I was downtown around 5:30. Walking around 4th street, people filled the streets, rocking their red. The civic pride that we Clevelanders hold so dear was on full display. It was like a scene out of Major League when everyone in and around the city was walking past each other, holding up their #1 finger and saying “Go Tribe.” The buzz downtown was something special. We all wanted that feeling to continue. Nobody wanted it to end.
That is what makes last night’s 4-0, season-ending loss to the Tampa Bay Rays in the win-or-go-home Wild Card game extra painful. Everyone who is a Cleveland fan knows – opportunities like this one don’t come around every year. So when they do, you have to make the most of them.
43,579 people came out loud and strong to support this team. You could see the amazement in the players faces as they stepped out of the dugout for their first at-bats. Many, including Jason Kipnis and Nick Swisher, looked around as to soak it all in. One guy who didn’t have that look was Danny Salazar. The Tribe’s starter came out and retired the Rays 1-2-3 in the first, striking out the last two. Unfortunately the crowd was at its peak after that top of the first. Tampa’s Alex Cobb did his best to take the air out of the building, mixing and matching his fastball with wicked off speed stuff. The clubs traded zeroes until Delmon Young, who has a history of hitting against the Tribe, hit Salazar’s first pitch in the third deep over the wall in left field to put the Rays on top.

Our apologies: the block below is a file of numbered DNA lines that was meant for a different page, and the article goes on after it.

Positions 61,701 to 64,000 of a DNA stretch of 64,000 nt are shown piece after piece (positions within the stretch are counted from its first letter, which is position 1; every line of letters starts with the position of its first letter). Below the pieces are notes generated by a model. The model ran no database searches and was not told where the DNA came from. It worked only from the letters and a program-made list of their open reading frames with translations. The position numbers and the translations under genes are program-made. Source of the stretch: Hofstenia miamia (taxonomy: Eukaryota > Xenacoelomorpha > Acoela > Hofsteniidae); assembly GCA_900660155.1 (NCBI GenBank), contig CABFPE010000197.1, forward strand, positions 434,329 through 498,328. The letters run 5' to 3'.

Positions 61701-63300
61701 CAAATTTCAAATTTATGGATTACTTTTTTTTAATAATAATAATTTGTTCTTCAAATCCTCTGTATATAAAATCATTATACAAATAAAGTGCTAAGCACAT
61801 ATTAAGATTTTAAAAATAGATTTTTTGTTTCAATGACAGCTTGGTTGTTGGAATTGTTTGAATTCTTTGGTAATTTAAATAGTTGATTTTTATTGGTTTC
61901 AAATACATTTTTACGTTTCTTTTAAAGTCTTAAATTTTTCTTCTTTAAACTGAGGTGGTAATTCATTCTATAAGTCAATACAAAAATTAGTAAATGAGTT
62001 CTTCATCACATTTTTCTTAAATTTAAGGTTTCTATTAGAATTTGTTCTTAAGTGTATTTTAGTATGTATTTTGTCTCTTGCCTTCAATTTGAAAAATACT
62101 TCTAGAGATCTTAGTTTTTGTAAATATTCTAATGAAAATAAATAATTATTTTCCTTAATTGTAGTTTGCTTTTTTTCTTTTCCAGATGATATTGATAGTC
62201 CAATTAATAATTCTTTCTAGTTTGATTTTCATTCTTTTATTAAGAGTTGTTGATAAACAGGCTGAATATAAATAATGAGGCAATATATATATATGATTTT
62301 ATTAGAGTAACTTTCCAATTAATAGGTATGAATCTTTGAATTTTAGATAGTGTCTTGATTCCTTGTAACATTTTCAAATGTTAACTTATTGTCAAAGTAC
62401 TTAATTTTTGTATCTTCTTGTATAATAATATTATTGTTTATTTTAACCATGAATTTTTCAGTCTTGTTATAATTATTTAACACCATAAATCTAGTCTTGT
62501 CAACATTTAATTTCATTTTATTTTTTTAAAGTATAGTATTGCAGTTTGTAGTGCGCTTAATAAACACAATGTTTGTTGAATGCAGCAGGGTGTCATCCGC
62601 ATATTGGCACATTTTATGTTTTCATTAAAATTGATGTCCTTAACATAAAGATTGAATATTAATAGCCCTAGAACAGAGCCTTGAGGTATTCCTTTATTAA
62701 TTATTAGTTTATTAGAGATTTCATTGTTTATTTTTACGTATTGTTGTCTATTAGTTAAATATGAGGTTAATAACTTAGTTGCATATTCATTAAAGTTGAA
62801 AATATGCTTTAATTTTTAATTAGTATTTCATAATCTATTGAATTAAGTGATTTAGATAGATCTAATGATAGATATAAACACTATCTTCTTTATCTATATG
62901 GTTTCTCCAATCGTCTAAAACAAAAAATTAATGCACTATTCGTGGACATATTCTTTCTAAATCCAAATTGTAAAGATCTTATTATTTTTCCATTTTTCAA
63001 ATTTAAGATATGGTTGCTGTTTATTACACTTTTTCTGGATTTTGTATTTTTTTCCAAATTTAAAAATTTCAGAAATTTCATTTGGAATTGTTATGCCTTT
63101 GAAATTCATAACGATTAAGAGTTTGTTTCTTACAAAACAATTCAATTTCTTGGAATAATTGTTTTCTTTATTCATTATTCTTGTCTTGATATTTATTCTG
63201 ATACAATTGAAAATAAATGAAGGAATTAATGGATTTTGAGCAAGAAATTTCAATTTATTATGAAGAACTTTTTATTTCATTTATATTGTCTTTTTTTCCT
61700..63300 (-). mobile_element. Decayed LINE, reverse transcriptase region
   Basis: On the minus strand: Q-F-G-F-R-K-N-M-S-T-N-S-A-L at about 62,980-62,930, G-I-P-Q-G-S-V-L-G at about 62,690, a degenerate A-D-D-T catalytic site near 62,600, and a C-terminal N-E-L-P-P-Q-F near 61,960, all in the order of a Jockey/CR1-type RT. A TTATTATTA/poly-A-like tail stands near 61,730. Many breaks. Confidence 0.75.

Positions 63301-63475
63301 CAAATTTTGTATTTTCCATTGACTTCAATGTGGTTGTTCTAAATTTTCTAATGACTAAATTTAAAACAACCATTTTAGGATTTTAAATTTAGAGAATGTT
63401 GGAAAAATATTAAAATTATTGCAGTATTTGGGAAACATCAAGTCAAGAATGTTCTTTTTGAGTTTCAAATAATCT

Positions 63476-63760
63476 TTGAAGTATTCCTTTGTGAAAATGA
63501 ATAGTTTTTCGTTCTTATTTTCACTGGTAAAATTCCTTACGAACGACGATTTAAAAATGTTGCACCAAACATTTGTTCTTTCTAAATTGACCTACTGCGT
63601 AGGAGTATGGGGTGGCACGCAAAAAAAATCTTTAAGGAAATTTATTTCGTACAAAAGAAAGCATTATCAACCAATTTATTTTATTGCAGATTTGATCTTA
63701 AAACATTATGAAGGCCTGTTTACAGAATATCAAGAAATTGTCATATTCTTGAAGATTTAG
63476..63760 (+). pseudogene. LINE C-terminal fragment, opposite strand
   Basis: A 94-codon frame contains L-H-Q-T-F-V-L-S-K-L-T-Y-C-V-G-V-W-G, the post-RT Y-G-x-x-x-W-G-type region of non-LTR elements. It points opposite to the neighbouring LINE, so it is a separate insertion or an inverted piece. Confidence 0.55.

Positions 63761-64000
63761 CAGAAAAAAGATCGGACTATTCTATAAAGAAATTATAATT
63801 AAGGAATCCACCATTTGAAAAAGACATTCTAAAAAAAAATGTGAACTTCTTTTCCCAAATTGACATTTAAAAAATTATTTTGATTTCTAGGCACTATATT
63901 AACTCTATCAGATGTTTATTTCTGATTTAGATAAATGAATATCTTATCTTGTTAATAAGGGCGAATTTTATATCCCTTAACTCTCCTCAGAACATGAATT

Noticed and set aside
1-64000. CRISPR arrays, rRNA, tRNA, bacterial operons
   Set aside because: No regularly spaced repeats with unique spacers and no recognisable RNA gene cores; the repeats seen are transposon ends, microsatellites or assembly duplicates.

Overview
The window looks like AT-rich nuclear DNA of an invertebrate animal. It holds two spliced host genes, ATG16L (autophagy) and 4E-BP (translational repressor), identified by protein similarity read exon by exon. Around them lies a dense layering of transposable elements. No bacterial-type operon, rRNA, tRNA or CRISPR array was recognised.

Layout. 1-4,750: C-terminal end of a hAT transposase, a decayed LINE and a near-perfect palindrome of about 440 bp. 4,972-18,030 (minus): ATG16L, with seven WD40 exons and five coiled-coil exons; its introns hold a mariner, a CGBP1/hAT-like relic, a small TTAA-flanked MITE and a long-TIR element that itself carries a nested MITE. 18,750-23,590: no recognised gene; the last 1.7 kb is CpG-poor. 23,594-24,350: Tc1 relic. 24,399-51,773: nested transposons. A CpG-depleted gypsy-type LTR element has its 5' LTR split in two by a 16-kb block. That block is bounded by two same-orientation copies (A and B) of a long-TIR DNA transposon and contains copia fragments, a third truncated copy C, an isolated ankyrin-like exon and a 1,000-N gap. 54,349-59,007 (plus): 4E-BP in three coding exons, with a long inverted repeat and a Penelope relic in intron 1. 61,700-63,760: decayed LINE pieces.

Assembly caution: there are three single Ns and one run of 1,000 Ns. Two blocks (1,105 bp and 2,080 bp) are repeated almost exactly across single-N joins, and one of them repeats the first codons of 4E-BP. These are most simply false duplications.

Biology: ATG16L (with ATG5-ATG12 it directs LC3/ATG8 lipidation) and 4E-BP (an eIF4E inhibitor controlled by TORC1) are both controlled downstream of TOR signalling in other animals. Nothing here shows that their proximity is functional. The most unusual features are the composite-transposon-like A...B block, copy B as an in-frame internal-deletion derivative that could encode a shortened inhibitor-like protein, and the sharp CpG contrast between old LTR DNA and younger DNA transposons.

I had said all day, the key to this game was getting ahead early and keeping the crowd hyped and into the game the way the Pirates had done a night before. But Joe Maddon’s group had a plan and it worked.
The Rays were patient and were sitting on Salazar’s fast ball. The 1-0 deficit was not that big of a deal, but in the fourth, they would hand Salazar what would turn out to be the death blow. With two outs and two on, Desmond Jennings stepped to the plate. Normally the Rays leadoff man, the sore-legged Jennings was moved down in the order to sixth. The big spot found him and he laced a double past the diving Lonnie Chisenhall at third, scoring two Rays. With the way Cobb was dealing, a three run lead felt like 10. The Tribe’s offense certainly did its part to help Cobb.
They wouldn’t say so after the game, but it was obvious that some guys were pressing and trying to do too much. The Indians had several chances to get on the board against Cobb, but time after time, they couldn’t come through with not just the big hit, but even the little things like moving runners of hitting a sacrifice fly.
Ryan Raburn was left stranded at second after a two-out double by Asdrubal Cabrera, who lined out to end the inning in the second. Chisenhall never moved after a one out single in the third. The fourth inning though was the one that will stick in all of our collective craws for a long time.
With one out, Carlos Santana doubled to the corner in right. Michael Brantley, who has been so clutch all year, sent a grounder back up the middle that looked like it was going to get through, but somehow Ben Zobrist dove and blocked the ball from getting to the outfield. Brantley reached on an infield single, but Zobrist saved a run. Raburn would walk to load the bases for Cabrera. I hated to think this way, but I have watched almost every inning this team has played. I just knew what was coming next and sure enough, it did. Cabrera jumped ahead in the count and didn’t wait for a strike, swinging at a pitch off the plate and grounding into an absolutely killer 3-6-1 double play.